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IL DIARIO SEGRETO DI UNA MINORENNE (E’ NATA UNA DONNE) 1968, is a film that contains a Gianni Marchetti score that is a veritable gem from what many collectors consider to be the sparkling age of Italian film music. It was during this period in Italian cinema history that composers such as Marchetti, Morricone, Nicolai, De Masi, Cipriani and many others made their mark upon the film music community and created highly original, rhythmically contagious and atmospheric soundtracks for a tidal wave of movies that just seemed to flood out of the gates of Cinecitta. It was a particularly furtive and productive time for the Italian film industry and it was also a period in which cinema audiences and critics alike began to notice the innovative and haunting music that was being composed by Italian Maestro’s to enhance and support motion pictures. IL DIARIO SEGRETO DI UNA MINORENNE aka- SECRET DIARY OF A MINOR, was the first in a series of three movies that starred the debonair heart-throb Rossano Brazzi, the film which was directed by Oscar Brazzi (Rossano’s Brother) and contained a screenplay that the siblings collaborated on. The film which is regarded as being within the genre of comedy but also has been referred to as a soft porn flick also starred Mimma Biscardi, Walter Trequattrini, Donatella Fossi, Renzo Petretto and Arduino Sacco. The central character is a young girl named Betty whose parents are always arguing, because of their constant bickering and disagreements that often blow up into major disputes Betty is often left alone to and for the majority of the time has to either care for herself or is left to do as she pleases. She feels that she is stuck in the middle of an awkward and at times unpleasant situation, She considers herself to no longer be a child (but is treated like one by her Mother and Father), but feels she is now a woman. Along with a good friend Lalla, she makes a discovery that men are highly attracted and aroused by the female form and along with Lalla the pair begin to experiment with make up and clothes with the intention of catching the eye of the opposite sex, plus are also attracted to each other. Amongst the girls new found group of admirers is the shy and unassuming Walter who becomes infatuated with Betty and at one point in the storyline stands in the doorway of her house for hours hoping that she will see him. Eventually Walter’s persistence pays off and Betty too becomes attracted to him. Their friendship soon blossoms into love for one another. Walter becomes intent on marrying Betty but he has no job and very few prospects to offer thus has no money.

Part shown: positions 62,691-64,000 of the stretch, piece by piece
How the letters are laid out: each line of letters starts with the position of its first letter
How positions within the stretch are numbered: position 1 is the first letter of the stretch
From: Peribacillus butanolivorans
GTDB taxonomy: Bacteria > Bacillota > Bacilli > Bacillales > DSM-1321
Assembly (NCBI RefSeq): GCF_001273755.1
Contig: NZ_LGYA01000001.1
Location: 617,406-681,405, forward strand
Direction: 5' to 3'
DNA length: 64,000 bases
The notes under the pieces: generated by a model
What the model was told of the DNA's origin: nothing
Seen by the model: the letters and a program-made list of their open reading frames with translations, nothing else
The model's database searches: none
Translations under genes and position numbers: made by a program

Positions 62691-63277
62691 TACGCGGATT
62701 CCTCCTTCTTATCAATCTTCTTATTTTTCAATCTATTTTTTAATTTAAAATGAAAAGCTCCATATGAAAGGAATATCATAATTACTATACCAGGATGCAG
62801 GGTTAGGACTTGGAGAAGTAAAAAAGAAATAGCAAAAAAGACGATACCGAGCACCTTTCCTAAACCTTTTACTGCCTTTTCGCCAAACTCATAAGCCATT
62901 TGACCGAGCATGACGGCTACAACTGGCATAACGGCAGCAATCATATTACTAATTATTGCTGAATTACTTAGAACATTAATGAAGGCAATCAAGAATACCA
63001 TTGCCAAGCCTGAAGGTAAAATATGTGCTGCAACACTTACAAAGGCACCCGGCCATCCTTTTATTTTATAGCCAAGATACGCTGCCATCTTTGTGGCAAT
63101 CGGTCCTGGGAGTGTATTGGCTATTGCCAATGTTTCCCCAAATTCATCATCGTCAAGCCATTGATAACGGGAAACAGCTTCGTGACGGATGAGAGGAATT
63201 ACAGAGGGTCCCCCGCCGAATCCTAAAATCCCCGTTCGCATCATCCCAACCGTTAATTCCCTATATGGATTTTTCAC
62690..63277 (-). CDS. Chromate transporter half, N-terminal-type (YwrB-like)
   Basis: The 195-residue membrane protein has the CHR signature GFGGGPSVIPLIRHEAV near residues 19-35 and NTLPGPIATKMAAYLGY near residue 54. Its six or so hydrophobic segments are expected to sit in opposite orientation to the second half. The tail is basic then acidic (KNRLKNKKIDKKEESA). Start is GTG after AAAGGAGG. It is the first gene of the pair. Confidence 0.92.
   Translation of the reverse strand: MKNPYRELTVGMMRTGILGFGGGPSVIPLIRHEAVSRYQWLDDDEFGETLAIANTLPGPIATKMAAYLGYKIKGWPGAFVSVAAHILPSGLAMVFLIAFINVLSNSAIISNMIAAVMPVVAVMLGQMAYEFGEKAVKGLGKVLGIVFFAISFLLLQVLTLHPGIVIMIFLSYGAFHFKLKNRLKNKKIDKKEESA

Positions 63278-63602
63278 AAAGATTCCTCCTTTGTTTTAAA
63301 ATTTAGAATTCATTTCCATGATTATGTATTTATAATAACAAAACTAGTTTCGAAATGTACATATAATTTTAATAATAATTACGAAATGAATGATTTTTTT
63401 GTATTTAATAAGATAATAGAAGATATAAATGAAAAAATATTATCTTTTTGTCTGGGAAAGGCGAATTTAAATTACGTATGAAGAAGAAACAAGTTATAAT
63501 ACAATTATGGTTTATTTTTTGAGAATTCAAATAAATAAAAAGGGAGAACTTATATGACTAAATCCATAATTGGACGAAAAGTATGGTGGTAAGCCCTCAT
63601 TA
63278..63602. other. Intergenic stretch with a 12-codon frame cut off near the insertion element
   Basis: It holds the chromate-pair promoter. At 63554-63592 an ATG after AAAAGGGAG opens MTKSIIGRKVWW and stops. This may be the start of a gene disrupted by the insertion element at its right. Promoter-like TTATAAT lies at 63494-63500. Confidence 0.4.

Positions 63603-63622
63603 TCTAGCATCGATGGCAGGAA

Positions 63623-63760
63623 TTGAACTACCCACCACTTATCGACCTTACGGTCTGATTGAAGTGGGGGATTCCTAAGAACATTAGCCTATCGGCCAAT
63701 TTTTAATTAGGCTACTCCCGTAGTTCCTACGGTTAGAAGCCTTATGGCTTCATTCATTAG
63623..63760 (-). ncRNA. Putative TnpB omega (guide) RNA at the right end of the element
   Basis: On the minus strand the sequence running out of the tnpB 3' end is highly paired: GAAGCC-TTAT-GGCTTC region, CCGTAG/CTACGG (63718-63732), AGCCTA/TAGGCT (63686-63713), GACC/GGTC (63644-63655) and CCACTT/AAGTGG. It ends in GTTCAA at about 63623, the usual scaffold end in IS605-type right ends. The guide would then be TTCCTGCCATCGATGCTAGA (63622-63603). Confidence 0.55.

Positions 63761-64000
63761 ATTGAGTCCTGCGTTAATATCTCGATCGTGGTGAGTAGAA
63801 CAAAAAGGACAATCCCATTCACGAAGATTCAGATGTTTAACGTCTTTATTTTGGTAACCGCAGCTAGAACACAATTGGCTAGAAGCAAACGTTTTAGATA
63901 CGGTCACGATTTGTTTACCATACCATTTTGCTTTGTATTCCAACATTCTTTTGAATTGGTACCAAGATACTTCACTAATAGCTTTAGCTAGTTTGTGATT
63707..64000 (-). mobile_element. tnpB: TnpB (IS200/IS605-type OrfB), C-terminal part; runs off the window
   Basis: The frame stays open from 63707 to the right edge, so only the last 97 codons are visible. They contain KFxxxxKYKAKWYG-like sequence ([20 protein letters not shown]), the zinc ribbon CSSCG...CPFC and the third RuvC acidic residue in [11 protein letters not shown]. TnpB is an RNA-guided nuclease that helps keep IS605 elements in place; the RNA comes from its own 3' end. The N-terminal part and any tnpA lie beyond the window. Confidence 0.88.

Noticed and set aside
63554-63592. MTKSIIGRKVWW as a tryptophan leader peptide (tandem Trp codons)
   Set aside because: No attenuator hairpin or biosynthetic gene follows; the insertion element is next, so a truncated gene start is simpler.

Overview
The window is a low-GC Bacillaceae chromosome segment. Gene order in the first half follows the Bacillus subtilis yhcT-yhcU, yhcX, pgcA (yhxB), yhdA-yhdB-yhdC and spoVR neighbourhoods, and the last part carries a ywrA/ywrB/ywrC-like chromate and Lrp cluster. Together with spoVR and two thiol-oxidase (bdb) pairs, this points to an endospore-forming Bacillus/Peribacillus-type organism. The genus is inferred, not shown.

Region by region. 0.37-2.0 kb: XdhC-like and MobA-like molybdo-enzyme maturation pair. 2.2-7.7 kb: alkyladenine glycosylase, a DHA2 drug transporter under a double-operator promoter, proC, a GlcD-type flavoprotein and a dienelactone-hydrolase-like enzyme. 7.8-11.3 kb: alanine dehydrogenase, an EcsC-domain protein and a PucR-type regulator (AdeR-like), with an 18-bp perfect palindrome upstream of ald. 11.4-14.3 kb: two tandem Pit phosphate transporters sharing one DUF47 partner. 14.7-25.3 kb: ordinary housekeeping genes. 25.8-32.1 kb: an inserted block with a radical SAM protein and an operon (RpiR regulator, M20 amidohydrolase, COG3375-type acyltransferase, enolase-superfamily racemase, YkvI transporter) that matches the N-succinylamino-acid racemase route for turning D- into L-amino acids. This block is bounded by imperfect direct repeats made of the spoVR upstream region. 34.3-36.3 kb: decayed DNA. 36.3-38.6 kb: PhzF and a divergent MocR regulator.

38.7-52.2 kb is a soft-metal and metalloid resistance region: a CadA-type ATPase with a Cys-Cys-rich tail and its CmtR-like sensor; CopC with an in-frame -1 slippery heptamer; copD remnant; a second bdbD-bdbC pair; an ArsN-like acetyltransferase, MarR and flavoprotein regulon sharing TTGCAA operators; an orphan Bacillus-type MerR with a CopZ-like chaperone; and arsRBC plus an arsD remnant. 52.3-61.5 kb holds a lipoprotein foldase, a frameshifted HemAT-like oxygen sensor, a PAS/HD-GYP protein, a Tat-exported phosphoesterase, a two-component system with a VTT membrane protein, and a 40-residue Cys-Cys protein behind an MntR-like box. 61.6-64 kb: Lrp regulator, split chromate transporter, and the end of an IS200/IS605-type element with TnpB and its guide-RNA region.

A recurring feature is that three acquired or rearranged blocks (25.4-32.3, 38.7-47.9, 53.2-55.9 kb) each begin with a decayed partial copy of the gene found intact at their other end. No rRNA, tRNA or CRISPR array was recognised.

He invites Betty on a date but to finance this he decides to turn to crime and plans a robbery. This does not go well for him and he is pursued by the police, the chase ends in disaster when Walter is killed in an automobile accident, this leaves Betty contemplating what has happened and why it has happened but also returns her to the situation of being treated like a child by her warring parents.
The score for the movie or at least selections from Marchetti’s soundtrack were originally released on a CAM records long playing record, it was the B side on a double feature soundtrack release (SAG 9024) it included just eight cues from the soundtrack and the A side included selections from another Marchetti score VITA SEGRETA DI UNA DICIOTTENE (also available on BEAT RECORDS on CD). Marchetti penned an infectious and hauntingly mesmerising score for IL DIARIO SEGRETO DI UNA MINORENNE and utilised what can I suppose be categorised as an easy listening/jazz orientated style throughout as in the track, GIOVANE E BEAT. The composers work for the cinema was at times highly original as Marchetti was not afraid of experimenting with sounds and styles, but at the same time his “sound” evoked and echoed the works of his contemporaries such as Trovaioli and even more so Morricone. Marchetti employing a pop slanted approach that was laced with romantic and dramatic backgrounds and themes. I suppose if I was to try and describe the style of Marchetti, I would have to say it has the inventiveness of Morricone combined with the infectious up beat persona of Berto Pisano, in other words compelling and entertaining. Marchetti’s sound was also down to the fact that he would often use the soaring female vocals of Edda dell Orso and the distinct sound of Alessandro Allessandroni’s IL CANTORI MODERNI, who were after all both great contributors in their own right to the world of Italian film music. Symphonic and pop colours were both employed within his film scores when they called for it and the composer fused both of these styles with consummate ease producing consistently attractive works that not only supported the movies but stood alone as music that could be listened to and enjoyed. Marchetti to this day still remains underrated and often is ignored or side stepped by record labels, but his out put during the 1960,s and 1970,s was considerable but like so many other composers who were scoring movies during this period he was overshadowed by the sheer weight of Morricone’s musical productivity, during his career Marchetti worked on over 40 motion pictures, he was born in Rome on September 7th 1933, his music graced a plethora of genres that included, police drama’s, westerns, sex/comedies, erotic stories and romantic tales, as well as being particularly active working on documentaries. He died in Rome on April 11th 2012 after battling with a long illness.